If we look at the people who consistently beat the market they seem like very hard-working individuals who know the markets intimately and have very well-developed ideas about how to invest. I don’t see any charlatans amongst these. Nor do I see monkeys throwing darts at the stock indices. This leads me to conclude that these people got there by hard work and ingenuity. The onus should be on EMH proponents to produce dart-throwing monkeys that get the returns of Warren Buffett. My sense is that the laws of probability will not allow this any more than they will allow — in the real world — a monkey with a typewriter to produce the works of Shakespeare.

The EMH proponents want us to basically think that there is no skill involved when people beat the market. But again, this is an a priori assumption. They only think this because they assume it. When we look at the real world it appears unlikely. As I wrote in the last post: is it just a coincidence that one of the most important financial economists of the 20th century just “got lucky” and beat the market in the 1930s? The odds of a person being both one of the major financial economists of the 20th century and one of the few people to beat the market in the 1930s strike me as very low. But they need not be if we assume that there might be a link between Keynes being a brilliant financial economist and a brilliant investor.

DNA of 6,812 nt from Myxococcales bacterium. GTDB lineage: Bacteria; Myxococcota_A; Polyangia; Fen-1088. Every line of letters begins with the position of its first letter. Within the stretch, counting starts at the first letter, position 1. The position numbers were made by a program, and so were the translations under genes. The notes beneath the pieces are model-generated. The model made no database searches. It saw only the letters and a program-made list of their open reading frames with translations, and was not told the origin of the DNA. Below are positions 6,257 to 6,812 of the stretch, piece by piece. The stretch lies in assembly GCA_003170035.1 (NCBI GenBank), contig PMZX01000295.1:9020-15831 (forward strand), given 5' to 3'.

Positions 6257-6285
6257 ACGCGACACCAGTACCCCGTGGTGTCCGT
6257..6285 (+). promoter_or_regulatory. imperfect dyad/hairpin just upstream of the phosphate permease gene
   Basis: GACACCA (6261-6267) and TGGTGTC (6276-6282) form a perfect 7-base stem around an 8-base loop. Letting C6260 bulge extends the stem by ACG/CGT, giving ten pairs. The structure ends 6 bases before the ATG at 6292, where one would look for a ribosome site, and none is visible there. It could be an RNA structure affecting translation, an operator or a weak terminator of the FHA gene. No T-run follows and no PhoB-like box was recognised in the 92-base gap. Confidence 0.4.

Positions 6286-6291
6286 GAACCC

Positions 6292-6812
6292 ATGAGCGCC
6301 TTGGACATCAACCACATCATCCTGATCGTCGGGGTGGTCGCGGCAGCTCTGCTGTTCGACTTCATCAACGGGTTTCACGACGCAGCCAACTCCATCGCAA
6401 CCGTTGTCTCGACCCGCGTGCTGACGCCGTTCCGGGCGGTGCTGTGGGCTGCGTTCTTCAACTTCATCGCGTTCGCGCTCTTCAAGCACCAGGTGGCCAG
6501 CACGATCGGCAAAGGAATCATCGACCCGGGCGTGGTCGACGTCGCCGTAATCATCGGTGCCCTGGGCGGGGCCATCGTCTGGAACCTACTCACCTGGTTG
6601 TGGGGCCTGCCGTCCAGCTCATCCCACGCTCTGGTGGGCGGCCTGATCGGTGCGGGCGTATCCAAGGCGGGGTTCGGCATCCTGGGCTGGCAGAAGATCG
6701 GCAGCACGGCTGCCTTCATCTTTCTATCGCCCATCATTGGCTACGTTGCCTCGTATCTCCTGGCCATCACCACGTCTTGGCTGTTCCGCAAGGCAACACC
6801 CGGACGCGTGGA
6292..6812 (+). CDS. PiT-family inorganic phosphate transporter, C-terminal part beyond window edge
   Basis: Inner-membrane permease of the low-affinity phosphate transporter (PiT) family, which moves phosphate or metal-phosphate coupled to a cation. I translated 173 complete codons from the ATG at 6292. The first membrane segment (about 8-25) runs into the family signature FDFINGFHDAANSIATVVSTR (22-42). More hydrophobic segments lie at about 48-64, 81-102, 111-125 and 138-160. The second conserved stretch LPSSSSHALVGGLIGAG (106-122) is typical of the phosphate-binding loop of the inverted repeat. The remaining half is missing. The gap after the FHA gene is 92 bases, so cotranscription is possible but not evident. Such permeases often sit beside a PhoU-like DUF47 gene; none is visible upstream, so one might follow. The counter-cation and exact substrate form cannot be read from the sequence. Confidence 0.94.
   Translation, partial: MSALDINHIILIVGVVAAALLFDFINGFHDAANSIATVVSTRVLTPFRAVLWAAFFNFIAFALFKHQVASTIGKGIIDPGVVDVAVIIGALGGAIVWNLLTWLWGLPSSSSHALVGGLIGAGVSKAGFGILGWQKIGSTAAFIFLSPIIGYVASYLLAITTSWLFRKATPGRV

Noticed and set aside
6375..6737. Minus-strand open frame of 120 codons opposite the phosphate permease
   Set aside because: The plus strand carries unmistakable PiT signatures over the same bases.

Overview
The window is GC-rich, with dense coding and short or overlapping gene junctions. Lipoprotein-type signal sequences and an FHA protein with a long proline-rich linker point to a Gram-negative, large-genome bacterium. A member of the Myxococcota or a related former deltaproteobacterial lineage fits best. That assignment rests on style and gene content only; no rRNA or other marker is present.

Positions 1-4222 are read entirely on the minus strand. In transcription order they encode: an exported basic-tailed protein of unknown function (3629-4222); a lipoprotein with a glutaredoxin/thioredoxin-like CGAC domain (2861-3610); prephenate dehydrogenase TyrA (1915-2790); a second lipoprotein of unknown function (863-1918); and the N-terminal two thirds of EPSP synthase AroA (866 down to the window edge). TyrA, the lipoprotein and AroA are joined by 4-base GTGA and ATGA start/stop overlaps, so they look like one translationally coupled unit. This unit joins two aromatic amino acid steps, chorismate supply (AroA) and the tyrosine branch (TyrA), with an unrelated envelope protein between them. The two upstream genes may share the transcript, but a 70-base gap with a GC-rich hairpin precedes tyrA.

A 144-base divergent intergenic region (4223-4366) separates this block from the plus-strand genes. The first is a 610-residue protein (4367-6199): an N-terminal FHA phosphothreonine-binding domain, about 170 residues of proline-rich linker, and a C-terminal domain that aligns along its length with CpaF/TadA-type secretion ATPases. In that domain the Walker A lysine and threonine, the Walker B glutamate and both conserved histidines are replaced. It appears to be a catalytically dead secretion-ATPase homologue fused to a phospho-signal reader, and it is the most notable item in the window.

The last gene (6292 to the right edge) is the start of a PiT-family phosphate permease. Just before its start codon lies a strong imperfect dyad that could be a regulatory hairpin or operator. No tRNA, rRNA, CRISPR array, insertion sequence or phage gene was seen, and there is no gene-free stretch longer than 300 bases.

So, we have established that this assumption by the EMH proponents is a priori. It has the status not of science — it is not testable — but of dogma. Why then is it held? I think that there is a very simple psychological/sociological reason for this that is actually quite obvious when you think about it.

People who teach the EMH claim to be experts on financial markets. They claim to have knowledge of how the markets work that is objectively correct. Now, this is slippery game indeed. Why? Because if someone jumps up and says “I am an expert on the financial markets and I know how they work” society as a whole can reply “Okay then, go and use this knowledge to play the markets and win”.